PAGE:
Wolverines are the largest member of the weasel family. They live throughout the Arctic and Sub-Arctic. Wolverines are fearsome animals just like the Honey Badger. They are fearsome as they take on big animals like the moose.
Their body includes a thick, hydrophobic, and oily fur which helps it resist the toughest of conditions. Hence, why it can survive in the harsh conditions of the Artic and Sub-Artic. There are two types of wolverine and i.e., the European Wolverine and the North-American Wolverine. There are about 15,000-30,000 Wolverines in the wild. Their body length is between 32-42 inches and their weight can be up to 70 pounds. Out of all mustelids, only the Sea Otter and the Giant Otter are larger than the Wolverine.
Diet, Habitat, and Behaviour.
Diet: Their diet involves scavenging on the corpses and prey of other animals. Wolverines are opportunistic eaters that feast on anything. They eat smaller prey like porcupines, beavers, squirrels, foxes, rabbits, voles, lemmings and mice to birds, bird eggs. They take on bigger prey like deer and moose if the prey appears to be injured. Plants, berries, and other veggies are just a small portion of their diet and they eat them in Summer.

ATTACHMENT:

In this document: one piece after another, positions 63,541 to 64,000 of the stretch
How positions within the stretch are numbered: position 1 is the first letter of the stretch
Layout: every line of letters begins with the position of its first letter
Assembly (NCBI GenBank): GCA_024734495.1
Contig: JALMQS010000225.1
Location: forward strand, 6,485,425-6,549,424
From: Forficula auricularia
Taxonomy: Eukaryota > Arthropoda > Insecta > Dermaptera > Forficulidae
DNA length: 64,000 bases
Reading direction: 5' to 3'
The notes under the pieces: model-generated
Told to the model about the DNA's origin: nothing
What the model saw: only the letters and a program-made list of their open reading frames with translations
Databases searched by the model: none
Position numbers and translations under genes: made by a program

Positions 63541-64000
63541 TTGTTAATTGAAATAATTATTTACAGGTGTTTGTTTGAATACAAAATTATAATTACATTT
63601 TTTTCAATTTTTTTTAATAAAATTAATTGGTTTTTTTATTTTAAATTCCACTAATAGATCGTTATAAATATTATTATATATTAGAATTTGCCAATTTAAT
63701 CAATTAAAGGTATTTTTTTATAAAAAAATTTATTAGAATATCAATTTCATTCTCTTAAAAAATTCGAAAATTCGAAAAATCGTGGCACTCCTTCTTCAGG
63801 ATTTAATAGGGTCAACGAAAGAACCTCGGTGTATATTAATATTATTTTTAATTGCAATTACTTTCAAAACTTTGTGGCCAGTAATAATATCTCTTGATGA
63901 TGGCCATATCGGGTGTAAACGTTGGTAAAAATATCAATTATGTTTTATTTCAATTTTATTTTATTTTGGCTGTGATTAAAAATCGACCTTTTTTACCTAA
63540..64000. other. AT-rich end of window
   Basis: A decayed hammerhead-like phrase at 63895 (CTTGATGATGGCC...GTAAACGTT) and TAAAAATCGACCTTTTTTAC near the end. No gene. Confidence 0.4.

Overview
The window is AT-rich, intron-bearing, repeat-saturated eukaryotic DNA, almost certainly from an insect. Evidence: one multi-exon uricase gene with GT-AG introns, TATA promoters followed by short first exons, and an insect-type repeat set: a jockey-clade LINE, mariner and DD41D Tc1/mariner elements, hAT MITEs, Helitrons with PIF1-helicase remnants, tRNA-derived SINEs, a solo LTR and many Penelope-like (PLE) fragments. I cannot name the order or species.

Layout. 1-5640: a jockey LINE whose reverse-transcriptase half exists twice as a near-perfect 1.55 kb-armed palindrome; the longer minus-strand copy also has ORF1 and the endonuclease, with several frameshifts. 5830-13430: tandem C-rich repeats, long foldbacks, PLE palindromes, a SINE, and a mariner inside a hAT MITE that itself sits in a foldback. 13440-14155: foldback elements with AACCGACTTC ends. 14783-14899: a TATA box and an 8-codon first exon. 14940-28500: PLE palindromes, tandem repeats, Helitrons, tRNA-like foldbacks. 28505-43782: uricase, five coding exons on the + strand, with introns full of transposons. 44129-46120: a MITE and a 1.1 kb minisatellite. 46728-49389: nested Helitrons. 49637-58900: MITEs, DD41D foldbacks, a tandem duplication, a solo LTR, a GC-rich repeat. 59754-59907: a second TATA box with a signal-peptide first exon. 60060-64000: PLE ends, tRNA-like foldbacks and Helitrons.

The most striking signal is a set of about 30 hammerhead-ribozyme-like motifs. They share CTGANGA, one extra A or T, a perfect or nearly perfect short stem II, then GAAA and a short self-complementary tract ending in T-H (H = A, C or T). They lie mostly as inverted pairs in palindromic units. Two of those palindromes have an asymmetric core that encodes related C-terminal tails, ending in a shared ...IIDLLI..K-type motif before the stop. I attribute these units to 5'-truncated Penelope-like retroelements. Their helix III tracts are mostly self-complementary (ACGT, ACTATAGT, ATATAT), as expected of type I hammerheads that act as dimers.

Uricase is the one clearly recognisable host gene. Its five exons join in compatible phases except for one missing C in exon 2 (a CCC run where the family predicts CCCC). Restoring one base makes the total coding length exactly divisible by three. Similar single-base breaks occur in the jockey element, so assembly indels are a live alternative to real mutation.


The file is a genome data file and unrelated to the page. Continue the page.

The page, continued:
Habitat: Wolverines need a lot of room and live in different habitats. They can travel for up to 15 miles a day while searching for food. They visit boreal forests, taiga, and tundra in the northern latitudes of Europe, Asia, and North America.
Behavior: Wolverines are excellent climbers and they rest in the evergreen trees of their homes. Their scavenging nature leads them to steal from hunting lodges. There are cases where they carry off guns, knives, clothes, blankets, cooking utensils, tools, and other items that they would not use.
Like bears, the male Wolverines mark their territories with a scent. Females stay in the den and give birth to 2-3 young in late winter or early spring. The young ones live with their mums until they reach maturity, which is two years.
Females have delayed implantation so the eggs stay around the uterus before they de-attach. The reason is to ensure that there is an abundance of food when the young is born, during January-April. Females produce one litter every 2-3 years.
Threats and Conservation efforts:
Threats: The major threats to Wolverine’s existence are loss/fragmentation of habitat, and hunting. As described earlier, the fur of Wolverines has qualities that help it survive. Poachers/Hunters see the Wolverine fur becomes beneficial and has a value in the market. Hunters also hunt wolverines for sport. These are the reasons their populations are declining. The International Union for Conservation of Nature’s (IUCN) assessment lists the Wolverines as ‘Least Concerning’. The IUCN’s European assessment lists the Wolverine as ‘Vulnerable’ in Europe.
Conservation Efforts: Conservationists have tried to pass legislation that helps preserve the Wolverine populations. There have been efforts to include the Wolverine under the Endangered Species Act (ESA). WCS America has protected Wolverines in the U.S. and they have tried to push legislation that help protect the Wolverine from extinction in the U.S.